In a recent post I discussed the morality of homosexuality from a Mormon point of view. It is my view. But I don’t begrudge those who believe otherwise. I consider other views to be not only legitimate but often based on wonderful ideals as well.
I see the value and beauty of finding another person to love. Knowing that person and feeling his pain as your own. Feeling his successes as your own. Making him happy… and having that reciprocated. Reaching this ideal of having someone as an intimate partner makes life so much better. Having recently gone from no intimate partner to having someone who is on my side no matter what, the contrast is fresh and stark in my mind. It is truly amazing.
And why not? As I explained in the other post, the central objection I have is based on my view of the afterlife and my understanding of God’s commandments and the reasons behind them. In my belief, the reason we are living at all is to become divine, and this process ultimately excludes gay relationships for logistical reasons (and presumably broader reasons known only to God). But, putting that aside and viewing the matter from the perspective of someone who doesn’t know about God’s plan (or doesn’t believe), I see gay love as just as high an ideal to achieve during this life as straight love. At least they have equal potential to be moral when the love is unselfish and pure.
Whether or how gay relationships will last and ultimately bring long term happiness or disappointment, I think is irrelevant. For the same reason I claim the privilege to marry my straight wife and work out our own unconventional happiness in the best way possible, I believe in extending that privilege to everyone.
Unfortunately, Mormons are so zealous and full of love for their fellowmen, that they at times fall prey to the notion that compulsory obedience to God’s commandments is better than disobedience. This is not born out by scripture—at least, it is contradicted in many cases. The articles of faith make it clear that we ought to tolerate those who believe differently than ourselves. It’s part of the Golden Rule. It’s part of Jesus’ teachings. And for those to whom the veracity of the church is unknown, there should be freedom to pursue virtuous ideals such as love, support, fidelity, and contented partnership in whatever way is mutually satisfactory and does not detract from the rights of others.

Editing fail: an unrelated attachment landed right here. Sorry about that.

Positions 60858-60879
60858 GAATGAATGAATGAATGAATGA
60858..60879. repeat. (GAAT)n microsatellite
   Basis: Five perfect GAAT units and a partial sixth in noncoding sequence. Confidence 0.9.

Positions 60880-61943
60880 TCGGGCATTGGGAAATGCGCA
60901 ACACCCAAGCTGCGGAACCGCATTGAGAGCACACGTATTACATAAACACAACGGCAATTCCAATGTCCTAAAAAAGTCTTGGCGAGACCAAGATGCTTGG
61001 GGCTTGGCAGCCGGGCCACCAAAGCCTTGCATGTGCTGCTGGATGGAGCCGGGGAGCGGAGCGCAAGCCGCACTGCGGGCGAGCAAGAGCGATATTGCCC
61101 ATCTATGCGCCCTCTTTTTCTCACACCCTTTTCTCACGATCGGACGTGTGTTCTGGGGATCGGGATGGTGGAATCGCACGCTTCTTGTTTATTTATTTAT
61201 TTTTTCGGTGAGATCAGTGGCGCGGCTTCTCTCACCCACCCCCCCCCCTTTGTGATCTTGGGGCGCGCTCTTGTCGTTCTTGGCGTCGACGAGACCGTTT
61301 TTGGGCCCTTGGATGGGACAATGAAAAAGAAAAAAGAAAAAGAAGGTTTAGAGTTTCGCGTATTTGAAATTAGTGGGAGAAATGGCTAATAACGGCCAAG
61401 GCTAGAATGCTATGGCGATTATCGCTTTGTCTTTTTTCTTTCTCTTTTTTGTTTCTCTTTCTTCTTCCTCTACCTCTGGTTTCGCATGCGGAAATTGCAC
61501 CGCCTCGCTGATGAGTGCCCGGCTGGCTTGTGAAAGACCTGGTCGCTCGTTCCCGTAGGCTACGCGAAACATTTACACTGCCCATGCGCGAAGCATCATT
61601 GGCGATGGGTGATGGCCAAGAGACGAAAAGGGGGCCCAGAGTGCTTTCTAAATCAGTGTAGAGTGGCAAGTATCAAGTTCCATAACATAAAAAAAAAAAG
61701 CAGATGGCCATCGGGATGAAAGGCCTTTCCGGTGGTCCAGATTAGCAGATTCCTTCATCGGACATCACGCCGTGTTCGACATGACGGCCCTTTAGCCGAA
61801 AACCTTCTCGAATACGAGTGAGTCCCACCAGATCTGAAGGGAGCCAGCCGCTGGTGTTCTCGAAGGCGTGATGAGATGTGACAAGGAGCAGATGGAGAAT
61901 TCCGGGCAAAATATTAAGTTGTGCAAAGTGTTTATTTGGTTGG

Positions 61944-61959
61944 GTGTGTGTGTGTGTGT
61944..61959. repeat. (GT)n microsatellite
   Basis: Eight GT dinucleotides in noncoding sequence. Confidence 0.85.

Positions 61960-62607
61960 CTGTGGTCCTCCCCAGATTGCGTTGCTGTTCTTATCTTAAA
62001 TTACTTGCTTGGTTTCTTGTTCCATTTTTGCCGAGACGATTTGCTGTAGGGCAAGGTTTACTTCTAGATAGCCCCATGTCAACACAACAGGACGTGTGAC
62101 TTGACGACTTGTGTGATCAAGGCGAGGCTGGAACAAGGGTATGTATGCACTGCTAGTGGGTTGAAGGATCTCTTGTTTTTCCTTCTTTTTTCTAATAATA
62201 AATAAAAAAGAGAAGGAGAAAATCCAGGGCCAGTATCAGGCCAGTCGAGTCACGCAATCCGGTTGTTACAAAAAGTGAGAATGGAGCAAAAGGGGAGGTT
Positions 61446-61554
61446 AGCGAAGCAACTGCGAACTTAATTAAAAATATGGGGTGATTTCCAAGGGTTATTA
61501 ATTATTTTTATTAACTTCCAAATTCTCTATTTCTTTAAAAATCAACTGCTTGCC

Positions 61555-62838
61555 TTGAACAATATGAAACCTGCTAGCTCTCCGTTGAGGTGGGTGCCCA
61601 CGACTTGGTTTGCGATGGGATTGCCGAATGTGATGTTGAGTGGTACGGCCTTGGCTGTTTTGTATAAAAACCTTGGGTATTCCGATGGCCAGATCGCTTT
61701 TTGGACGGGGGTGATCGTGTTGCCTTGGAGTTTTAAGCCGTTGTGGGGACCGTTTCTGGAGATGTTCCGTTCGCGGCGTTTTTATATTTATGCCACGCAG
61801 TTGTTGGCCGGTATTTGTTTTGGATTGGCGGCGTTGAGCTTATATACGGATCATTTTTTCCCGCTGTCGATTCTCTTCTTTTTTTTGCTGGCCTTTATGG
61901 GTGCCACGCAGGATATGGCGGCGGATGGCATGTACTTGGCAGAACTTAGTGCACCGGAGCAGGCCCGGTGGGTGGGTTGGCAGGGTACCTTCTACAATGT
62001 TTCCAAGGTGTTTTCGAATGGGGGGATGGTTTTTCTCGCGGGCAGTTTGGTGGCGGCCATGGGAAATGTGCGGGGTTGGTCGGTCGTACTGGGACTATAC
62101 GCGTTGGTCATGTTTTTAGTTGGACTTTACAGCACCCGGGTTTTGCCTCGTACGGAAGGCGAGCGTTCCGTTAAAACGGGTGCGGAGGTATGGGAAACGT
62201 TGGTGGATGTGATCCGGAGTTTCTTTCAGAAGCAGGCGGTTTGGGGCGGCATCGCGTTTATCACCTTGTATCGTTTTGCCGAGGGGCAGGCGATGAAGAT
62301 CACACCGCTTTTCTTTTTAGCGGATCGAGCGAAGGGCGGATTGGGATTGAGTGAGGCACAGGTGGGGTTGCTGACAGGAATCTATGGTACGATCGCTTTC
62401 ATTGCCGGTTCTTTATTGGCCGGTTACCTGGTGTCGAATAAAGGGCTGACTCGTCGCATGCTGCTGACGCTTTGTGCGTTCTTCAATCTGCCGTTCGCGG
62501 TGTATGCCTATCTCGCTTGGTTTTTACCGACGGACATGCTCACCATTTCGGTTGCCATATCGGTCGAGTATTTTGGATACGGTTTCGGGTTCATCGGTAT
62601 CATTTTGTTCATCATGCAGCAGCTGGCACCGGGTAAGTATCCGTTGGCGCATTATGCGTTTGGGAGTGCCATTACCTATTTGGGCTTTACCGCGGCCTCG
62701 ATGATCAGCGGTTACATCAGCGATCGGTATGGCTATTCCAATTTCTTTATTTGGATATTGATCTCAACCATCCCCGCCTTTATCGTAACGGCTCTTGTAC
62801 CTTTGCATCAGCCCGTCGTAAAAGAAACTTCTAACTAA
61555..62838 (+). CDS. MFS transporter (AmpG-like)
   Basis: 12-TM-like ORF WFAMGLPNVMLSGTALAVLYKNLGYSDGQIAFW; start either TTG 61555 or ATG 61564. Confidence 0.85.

There are terrible problems with communicating religious ideas, and I’ve posted on this before. So let me clarify that there are multiple meanings to words like sin, evil, and damnation—and they’re not all frankly pejorative. Sin in one sense is acting against the will of God, but in another sense is knowingly acting against the will of God. One obviously brings far more culpability than the other, but both kinds of sin will keep us from achieving the goals God would have us reach. To what level a person must know his behavior is sin, I can not say. Hence my emphasis on listening to conscience and vigilantly pursuing spiritual communication.
So, although I hold the view that gay love will ultimately damn a person (that is, keep them from achieving the potential God intends), I also believe that gay love can be a virtuous aim for those whose belief system accepts it. It is, in a word, moral. And at the same time, evil. Understanding how that is possible requires sophistication unachievable for some. And understanding how such a view is based on love and faith rather than fear and hate may be equally impossible for those whose own belief system is a scaffolding of dogmatic coping mechanisms.
Most immediately, I believe in religious and social tolerance, and that compels me to support my gay friends as they pursue the happiness they desire.